32. 32. Overview of the Program <ul><li>Provides tax credits for the rehabilitation of historic buildings </li></ul><ul><li>Program administered by the Dept. of Development, Ohio Historical Society and Dept. of Taxation </li></ul><ul><li>Approved $200 million in tax credits to 89 applicants in 23 different cities </li></ul><ul><li>Additional tax credits are available: </li></ul><ul><ul><li>$17.5 million for FY 2010 (July 1, 2009) </li></ul></ul><ul><ul><li>$24.2 million for FY 2011 (January 1, 2010) </li></ul></ul>
  33. 33. Approved Applicants Marietta Peebles Piqua Port Clinton Sandusky Springfield St. Clairsville Tiffin Toledo Urbana Youngstown Akron Canton Chillicothe Cincinnati Cleveland Columbus Dayton Elyria Hamilton Lebanon Lima Marion
  34. 34. Eligibility Requirements <ul><ul><li>Applicant is the owner of the building and non-governmental entity </li></ul></ul><ul><ul><li>The property is a historic building </li></ul></ul><ul><ul><li>Work is consistent with the U.S. Secretary of the Interior’s Standards for Rehabilitation </li></ul></ul><ul><ul><li>Tax credit is a major factor in rehabilitating the building or increased level of investment </li></ul></ul>
  35. 35. What is Rehabilitation? <ul><ul><li>Protects and maintains historic building materials and character defining features </li></ul></ul><ul><ul><li>Allows for a compatible new use of the building </li></ul></ul><ul><ul><li>Can involve replacement of extensively damaged features </li></ul></ul><ul><ul><li>Ability to construct additions onto the structure </li></ul></ul>
  36. 36. Eligible Expenses <ul><li>Subsidizes 25% of Qualified Rehabilitation Expenditures (QRE) up to a project cap of $5 million. </li></ul><ul><li>QRE can include: </li></ul><ul><ul><li>Hard construction costs (HVAC, plumbing, electrical, windows) </li></ul></ul><ul><ul><li>Some soft costs (design, engineering, site surveys, legal fees, developer fees) </li></ul></ul>
  37. 37. Restoring Historic Streets: Euclid Ave, Cleveland <ul><li>11 approved applications along historic Euclid Avenue </li></ul><ul><li>Strategic priority area for Cleveland </li></ul><ul><li>New $200 million bus rapid transit system along Euclid Ave connects: </li></ul><ul><ul><ul><li>Two largest employment centers (Public Square and Cleveland Clinic) </li></ul></ul></ul><ul><ul><ul><li>Universities (Cleveland State, Case Western Reserve and Cleveland Institute of Art) </li></ul></ul></ul><ul><ul><ul><li>Cultural Attractions (Severance Hall and Playhouse Square) </li></ul></ul></ul>Terminal Tower, Cleveland
  38. 38. Restoring Historic Neighborhoods: Over-the-Rhine, Cincinnati <ul><li>13 approved applications in Over-the-Rhine </li></ul><ul><li>Decades of disinvestment </li></ul><ul><li>Largest collection of Italianate architecture in US </li></ul><ul><li>Strategic link between downtown and University of Cincinnati </li></ul>Terminal Tower, Cleveland Over-the-Rhine, Cincinnati
  39. 39. <ul><li>17 approved applications in historic downtowns of small Ohio cities </li></ul><ul><li>Spurs local reinvestment in downtown area’s </li></ul><ul><li>Fort Piqua Hotel was vacant and deteriorating </li></ul><ul><li>Public library, coffee shop and restaurant now occupy the building </li></ul>Restoring Historic Downtowns: Piqua, Ohio Terminal Tower, Cleveland Over-the-Rhine, Cincinnati Fort Piqua Hotel
  40. 40. Round 3 <ul><li>Application Deadline was September 30 th , 2009 </li></ul><ul><li>55 applications were received from 13 different cities </li></ul><ul><li>$XXXX million in total project investment </li></ul><ul><li>$XXXX million in tax credits were requested </li></ul><ul><li>Application Approval Announcement: December 31, 2009 </li></ul>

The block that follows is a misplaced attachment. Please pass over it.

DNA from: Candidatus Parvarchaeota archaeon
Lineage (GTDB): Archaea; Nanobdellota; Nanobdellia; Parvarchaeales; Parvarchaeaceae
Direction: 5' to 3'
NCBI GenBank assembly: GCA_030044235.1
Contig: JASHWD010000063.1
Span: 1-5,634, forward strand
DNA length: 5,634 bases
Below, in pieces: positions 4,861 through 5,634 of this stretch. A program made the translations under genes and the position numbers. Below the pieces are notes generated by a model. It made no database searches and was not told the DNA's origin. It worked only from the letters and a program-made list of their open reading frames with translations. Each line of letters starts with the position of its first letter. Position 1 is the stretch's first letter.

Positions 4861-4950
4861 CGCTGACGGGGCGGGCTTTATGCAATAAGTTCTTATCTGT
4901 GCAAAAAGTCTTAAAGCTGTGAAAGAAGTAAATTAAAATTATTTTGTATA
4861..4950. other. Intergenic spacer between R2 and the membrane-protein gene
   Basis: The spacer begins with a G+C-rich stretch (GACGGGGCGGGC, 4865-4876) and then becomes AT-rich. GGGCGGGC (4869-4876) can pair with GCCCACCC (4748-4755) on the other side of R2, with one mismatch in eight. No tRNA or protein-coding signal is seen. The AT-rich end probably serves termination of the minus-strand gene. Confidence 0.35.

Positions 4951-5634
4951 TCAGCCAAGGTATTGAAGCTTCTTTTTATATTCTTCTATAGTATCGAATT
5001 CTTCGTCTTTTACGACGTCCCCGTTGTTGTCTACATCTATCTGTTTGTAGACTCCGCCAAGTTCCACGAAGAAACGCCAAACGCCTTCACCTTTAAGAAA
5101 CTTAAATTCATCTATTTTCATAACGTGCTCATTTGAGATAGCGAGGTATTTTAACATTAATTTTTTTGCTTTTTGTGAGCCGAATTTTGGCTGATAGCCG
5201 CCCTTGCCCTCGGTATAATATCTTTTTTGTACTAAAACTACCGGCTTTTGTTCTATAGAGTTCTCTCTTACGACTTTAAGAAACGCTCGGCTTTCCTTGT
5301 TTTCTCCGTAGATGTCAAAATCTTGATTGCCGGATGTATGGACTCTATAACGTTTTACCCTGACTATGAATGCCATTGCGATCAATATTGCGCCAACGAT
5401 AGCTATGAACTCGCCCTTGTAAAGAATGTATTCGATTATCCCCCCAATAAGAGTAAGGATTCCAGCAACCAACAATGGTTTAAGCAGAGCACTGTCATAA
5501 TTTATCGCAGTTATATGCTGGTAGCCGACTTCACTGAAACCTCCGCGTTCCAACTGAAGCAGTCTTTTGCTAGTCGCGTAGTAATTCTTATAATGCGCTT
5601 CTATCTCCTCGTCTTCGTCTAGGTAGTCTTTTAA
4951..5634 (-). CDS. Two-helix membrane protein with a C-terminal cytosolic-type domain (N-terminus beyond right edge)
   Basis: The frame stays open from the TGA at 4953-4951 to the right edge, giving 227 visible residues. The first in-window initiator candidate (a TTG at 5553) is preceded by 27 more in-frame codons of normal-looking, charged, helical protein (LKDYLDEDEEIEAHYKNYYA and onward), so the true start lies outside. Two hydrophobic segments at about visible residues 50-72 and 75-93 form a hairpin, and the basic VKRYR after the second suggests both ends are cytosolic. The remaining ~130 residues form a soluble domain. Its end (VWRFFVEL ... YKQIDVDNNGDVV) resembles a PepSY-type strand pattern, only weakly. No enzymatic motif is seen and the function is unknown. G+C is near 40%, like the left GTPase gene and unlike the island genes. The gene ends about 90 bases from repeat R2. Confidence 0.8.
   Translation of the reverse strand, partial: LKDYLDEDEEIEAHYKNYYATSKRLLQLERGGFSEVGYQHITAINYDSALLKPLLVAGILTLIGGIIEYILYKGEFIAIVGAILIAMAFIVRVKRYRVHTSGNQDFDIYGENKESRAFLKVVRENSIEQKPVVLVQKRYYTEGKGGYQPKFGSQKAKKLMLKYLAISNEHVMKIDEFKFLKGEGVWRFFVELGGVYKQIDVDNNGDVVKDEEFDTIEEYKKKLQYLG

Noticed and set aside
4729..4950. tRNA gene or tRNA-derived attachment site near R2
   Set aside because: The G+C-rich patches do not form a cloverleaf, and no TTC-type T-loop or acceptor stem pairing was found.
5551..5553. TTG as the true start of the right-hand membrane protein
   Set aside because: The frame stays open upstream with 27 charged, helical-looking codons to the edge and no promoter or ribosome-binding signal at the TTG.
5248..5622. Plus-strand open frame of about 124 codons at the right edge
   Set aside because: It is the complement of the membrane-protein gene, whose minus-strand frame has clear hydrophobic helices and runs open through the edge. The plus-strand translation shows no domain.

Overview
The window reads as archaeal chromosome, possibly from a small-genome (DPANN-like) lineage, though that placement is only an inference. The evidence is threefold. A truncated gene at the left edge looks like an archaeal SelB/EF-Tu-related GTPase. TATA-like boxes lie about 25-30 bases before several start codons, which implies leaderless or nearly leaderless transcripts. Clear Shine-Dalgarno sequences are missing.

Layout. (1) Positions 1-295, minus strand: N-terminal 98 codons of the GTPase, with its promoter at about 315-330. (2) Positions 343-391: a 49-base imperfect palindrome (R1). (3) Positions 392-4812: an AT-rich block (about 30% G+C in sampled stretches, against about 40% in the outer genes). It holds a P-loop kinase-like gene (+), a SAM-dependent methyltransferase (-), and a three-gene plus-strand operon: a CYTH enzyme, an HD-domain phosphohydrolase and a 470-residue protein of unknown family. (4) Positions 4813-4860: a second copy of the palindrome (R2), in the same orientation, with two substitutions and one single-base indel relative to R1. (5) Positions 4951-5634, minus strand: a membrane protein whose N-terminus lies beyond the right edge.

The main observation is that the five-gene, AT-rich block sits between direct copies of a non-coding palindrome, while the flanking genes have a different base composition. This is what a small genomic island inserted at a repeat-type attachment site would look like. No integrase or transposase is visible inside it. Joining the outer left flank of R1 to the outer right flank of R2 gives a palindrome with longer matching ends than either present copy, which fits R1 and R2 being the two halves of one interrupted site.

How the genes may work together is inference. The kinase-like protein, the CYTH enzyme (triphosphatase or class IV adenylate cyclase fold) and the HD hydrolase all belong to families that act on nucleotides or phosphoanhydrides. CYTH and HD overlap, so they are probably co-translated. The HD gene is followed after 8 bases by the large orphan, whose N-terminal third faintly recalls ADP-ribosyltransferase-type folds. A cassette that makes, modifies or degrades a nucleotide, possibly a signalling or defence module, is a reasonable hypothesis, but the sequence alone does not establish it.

41. 41. Round 4 <ul><li>Round 4 </li></ul><ul><ul><li>$24.2 million will be available </li></ul></ul><ul><ul><li>Application Deadline: March 31, 2010 </li></ul></ul><ul><ul><li>Application Approval Announcement: June 30, 2010 </li></ul></ul><ul><li>Projects will be evaluated on potential economic impact and regional distributive balance </li></ul>
  42. 42. Regional Distributive Balance – 20% <ul><li>Economic Development Region </li></ul><ul><li>Jurisdictional Balance </li></ul><ul><li>County Per Capita Balance </li></ul>
  43. 43. Potential Economic Impact – 80% <ul><li>Financing and Speed of Development </li></ul><ul><ul><li>Financing Secured, Leveraged Investment, Jobs Created, Timeliness to Completion </li></ul></ul><ul><li>Quality of Property </li></ul><ul><ul><li>Physical Scope, End Use, Vacant Property, Green Building </li></ul></ul><ul><li>Quality of Place </li></ul><ul><ul><li>Strategic Plan in Place, Benefit to Low Income, Economic Development Innovation Zone </li></ul></ul>
  44. 44. Other Historic Preservation Tax Credit Use Examples <ul><li>Theatre (Hanna Theatre) </li></ul><ul><li>Hotel (Shawnee Place) </li></ul><ul><li>Steam Plant (Dayton Power and Light Building) </li></ul><ul><li>School (Old Ohio Deaf School) </li></ul><ul><li>Department Store (Higbee Dept Store) </li></ul>
  45. 45. Before: The Fort Piqua Hotel <ul><li>Built in 1891,National Register of Historic Places </li></ul><ul><li>Several redevelopment efforts stalled due to funding difficulties </li></ul><ul><li>Vacant and blighted </li></ul><ul><li>Presence of asbestos and other hazardous contaminants </li></ul>
  46. 46. Before
  47. 47. After
  48. 48. Success Story: The Fort Piqua Hotel <ul><li>$20 million dollar rehabilitation for a 20,000 person community </li></ul><ul><li>Fully occupied by a library, restaurant, coffee shop and banquet facility </li></ul><ul><li>A community focal point </li></ul>
  49. 49. Fort Piqua Hotel: Clean Ohio Revitalization Fund <ul><li>$1,358,546 grant from the Clean Ohio Revitalization Fund </li></ul><ul><li>Used grant for asbestos removal, removal of other hazardous chemicals </li></ul>
  50. 50. Fort Piqua Hotel: New Market Tax Credit <ul><li>$5.8 Million Federal New Market Tax Credits </li></ul>
  51. 51. Fort Piqua Hotel: Historic Preservation Tax Credits <ul><li>Total Tax Credit: $3.6 million </li></ul><ul><li>Type of Tax Credit Received: State and Federal </li></ul>
  52. 52. Why was it successful? <ul><li>Library (Long-Term Lease) </li></ul><ul><li>Compatible Uses (Coffee Shop and Library integration) </li></ul><ul><li>Community and Private Support Up Front </li></ul><ul><li>Infrastructure Already in Place </li></ul>
  53. 53. The Lesson: You Can Do It Too!!
  54. 54. Urban Development Division <ul><ul><ul><ul><li> </li></ul></ul></ul></ul><ul><ul><ul><ul><li>Urban Development Division </li></ul></ul></ul></ul><ul><ul><ul><ul><li>William Murdock, Director </li></ul></ul></ul></ul><ul><ul><ul><ul><li>Mark Lundine, Ohio Historic Tax Credit Coordinator </li></ul></ul></ul></ul><ul><ul><ul><ul><li>Phone: 614-995-2292 </li></ul></ul></ul></ul><ul><ul><ul><ul><li>E-mail: [email_address] </li></ul></ul></ul></ul>